Um, we haven't really, we're very careful the way our mice ... and mostly we just used mice and you could say, look, the average Australian doesn't care about mice. There are mouse plagues, you kill a mouse in the kitchen if you see one, why should you worry about doing experiments? And then there's the other half of the population that says, yeah, but mice are people and you shouldn't do this and you shouldn't do that. And you shouldn't give them cancer. So, we have committees of medical ethics that are quite tough and everything you do has to be submitted to them and they argue about it and say, no, you can't do that or, yes, you can do that bit and do that. Everyone is on their best behaviour. The animal technicians who handle the mouse are a terrific lot of women who have been in this for years and they won't ... they'll interfere if they see something wrong going on. They just will stop it. Um, so we know that our rooms are superbly airconditioned and everything's fine. You would love to have a bed in there and sleep. So when you get inspected by outside organisations, like RSPCA or the animal libbers, they're sort of speechless when they see it. This is superbly kept and administered. As a safeguard, all our doors are electronically shut-able in an instant in case somebody silly has arrived and wants to break in and release all the animals. So, so far in Australia, I think everyone's very careful and people are reasonably sensible and there isn't trouble. I think if you're doing experiments with dogs or monkeys or something like that then there'd be trouble. But in other countries, like the UK, it is an enormous problem and there are constant riots, there are death threats, there are people being killed by animal liberation people, and I've seen some of their demonstrations in London and they are scary, scary. Ah, thank goodness we don't seem to have them here. Because there isn't an answer, I mean, I've heard parliamentarians get up in Trafalgar Square and speak passionately against animal experiments and I've just felt a real criminal. In the long speech there'll be one sentence that actually is wrong and you say, ‘Look you are mistaken. You're not as claimed.’ You've got that lot, you've got the people wielding chains who are out for a fight anyway, the skinheads. And then you've got the people with walking ... pet animals, that's the crowd that makes up the ... the whole front. And they just become violent, they have a tradition of violence in the UK. And not so much in the US, but in Europe it's a bit of a problem.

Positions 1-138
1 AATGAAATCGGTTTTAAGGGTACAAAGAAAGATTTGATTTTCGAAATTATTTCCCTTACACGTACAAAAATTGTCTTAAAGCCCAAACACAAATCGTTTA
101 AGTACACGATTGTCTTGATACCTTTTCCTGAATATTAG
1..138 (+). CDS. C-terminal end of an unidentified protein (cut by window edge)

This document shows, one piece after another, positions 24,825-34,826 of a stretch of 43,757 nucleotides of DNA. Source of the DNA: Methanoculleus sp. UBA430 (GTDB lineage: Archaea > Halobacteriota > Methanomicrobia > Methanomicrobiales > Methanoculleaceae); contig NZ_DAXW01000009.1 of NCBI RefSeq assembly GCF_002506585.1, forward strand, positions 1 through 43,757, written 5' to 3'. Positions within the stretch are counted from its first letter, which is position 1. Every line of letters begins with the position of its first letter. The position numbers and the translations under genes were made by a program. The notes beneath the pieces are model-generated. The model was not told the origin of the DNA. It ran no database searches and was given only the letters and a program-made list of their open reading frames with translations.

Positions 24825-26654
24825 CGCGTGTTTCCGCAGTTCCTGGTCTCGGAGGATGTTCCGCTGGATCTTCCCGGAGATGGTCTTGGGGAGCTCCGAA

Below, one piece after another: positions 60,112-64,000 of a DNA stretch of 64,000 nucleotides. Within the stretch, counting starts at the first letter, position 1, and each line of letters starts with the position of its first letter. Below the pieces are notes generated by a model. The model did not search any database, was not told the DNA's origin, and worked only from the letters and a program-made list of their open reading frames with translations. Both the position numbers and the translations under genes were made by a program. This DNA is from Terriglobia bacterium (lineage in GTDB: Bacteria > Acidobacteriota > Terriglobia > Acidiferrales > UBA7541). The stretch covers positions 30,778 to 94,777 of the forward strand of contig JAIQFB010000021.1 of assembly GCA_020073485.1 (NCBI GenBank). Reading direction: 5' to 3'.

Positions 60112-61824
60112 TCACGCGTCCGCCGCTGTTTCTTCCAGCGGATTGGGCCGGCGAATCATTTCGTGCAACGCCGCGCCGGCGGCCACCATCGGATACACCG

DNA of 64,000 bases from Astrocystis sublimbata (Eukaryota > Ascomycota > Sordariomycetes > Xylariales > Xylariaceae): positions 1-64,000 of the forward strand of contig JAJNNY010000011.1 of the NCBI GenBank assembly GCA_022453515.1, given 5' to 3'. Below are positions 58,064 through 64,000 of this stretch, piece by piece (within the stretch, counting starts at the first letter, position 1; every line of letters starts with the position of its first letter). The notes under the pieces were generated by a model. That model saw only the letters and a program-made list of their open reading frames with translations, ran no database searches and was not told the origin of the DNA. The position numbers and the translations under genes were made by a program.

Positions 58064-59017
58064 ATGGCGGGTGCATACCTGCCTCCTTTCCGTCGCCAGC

So what's your own justification for giving a mouse cancer?

Um, my justification is that if I can figure out using that mouse what is happening with that cancer, and figure out a treatment for cancer that can be applied to humans, then I'll do it. So I suppose I'm saying, a mouse is not equivalent to a human. But I have the greatest of respect for mice, and it's tough, you can't have it both ways, you have to say, ‘I'm sorry but I'm going to use you in an attempt to do something.’ I mean, there are certain strains of mice that if you just let them get born, will get cancer. Ninety percent of them will get leukaemia. Now I don't know how the ethicists handle that one, do they say, ‘You're morally wrong to breed those mice, knowing they're going to get leukaemia’? Or you haven't done anything to them except breed them, let them grow up. What's the answer? I don't know. I've never heard anyone address that. Lots of people tell you, ‘You can't inject that chemical into them and cause cancer,’ da, da, da. But to breed a mouse that has cancer? It's like saying to humans, ‘You can't breed, some of you are going to get cancer. It's not right to allow you to breed. Should stop having babies.’

In the broader area of research, at the forefront of where science is taking us these days, there are some ethical questions arising about biotechnology and so on, for example, we've recently been through in this country a big argument about stem cell research, well all over the world. How do you approach these ethical questions?

Look, there are so many hoops and committees you have to go through for anything you do, that all those arguments get argued about over your head and in a sense you don't worry about them. Basically all the arguments to date are so silly in terms of biology and science that it's sort of hard to keep a straight face often. I mean, notions that you might one day grow a human in a bottle, are just so far beyond what's technically possible that in a hundred, in a thousand years, you couldn't even contemplate doing it. So there's that sort of response that, get real, you ... there's no-one could actually do that. Let's stop arguing about it. Um, to questions like the ... I think are more difficult, they're not really research but it is technically possible and it's done to check on a developing baby and say, ‘Look, you're getting ... you will get Huntington's Chorea when you are born and grow up, I'm going to terminate that pregnancy.’ Now that's done every day. Or you are a Down Syndrome and out. Is that ethical? And people I don't think have a common view on that, some would say, look, that's common sense, let's not do it. And others will say, no, it's a human life, we all have an institution that looks after a person that has Down Syndrome. I'm glad that I'm not involved in medical practice, that they're much tougher questions than in the research field. Now you could say well, ‘You didn't treat that mouse too kindly, giving it cancer.’ But then does the average housewife treat a mouse kindly if she finds it running through the kitchen? No, she'll stamp on it, hit it with a broom or catch it in a trap. Kill it. Ah, it's quick I suppose ...

Or jump on the kitchen table ...

Or jump on the kitchen table.

[end of tape]